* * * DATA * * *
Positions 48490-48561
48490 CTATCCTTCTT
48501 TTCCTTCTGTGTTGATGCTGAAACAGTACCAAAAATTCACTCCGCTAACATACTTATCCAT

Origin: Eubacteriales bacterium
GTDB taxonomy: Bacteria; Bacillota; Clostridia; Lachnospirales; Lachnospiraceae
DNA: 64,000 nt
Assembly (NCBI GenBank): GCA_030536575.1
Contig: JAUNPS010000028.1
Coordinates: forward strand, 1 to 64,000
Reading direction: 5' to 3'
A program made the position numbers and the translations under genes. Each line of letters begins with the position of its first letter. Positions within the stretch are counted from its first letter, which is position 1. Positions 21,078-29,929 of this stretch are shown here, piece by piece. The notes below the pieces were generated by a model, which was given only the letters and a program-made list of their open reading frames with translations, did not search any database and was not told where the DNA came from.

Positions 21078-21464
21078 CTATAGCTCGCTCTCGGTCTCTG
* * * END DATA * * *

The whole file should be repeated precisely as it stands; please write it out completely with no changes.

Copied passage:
Positions 48490-48561
48490 CTATCCTTCTT
48501 TTCCTTCTGTGTTGATGCTGAAACAGTACCAAAAATTCACTCCGCTAACATACTTATCCAT

Origin: Eubacteriales bacterium
GTDB taxonomy: Bacteria; Bacillota; Clostridia; Lachnospirales; Lachnospiraceae
DNA: 64,000 nt
Assembly (NCBI GenBank): GCA_030536575.1
Contig: JAUNPS010000028.1
Coordinates: forward strand, 1 to 64,000
Reading direction: 5' to 3'
A program made the position numbers and the translations under genes. Each line of letters begins with the position of its first letter. Positions within the stretch are counted from its first letter, which is position 1. Positions 21,078-29,929 of this stretch are shown here, piece by piece. The notes below the pieces were generated by a model, which was given only the letters and a program-made list of their open reading frames with translations, did not search any database and was not told where the DNA came from.

Positions 21078-21464
21078 CTATAGCTCGCTCTCGGTCTCTG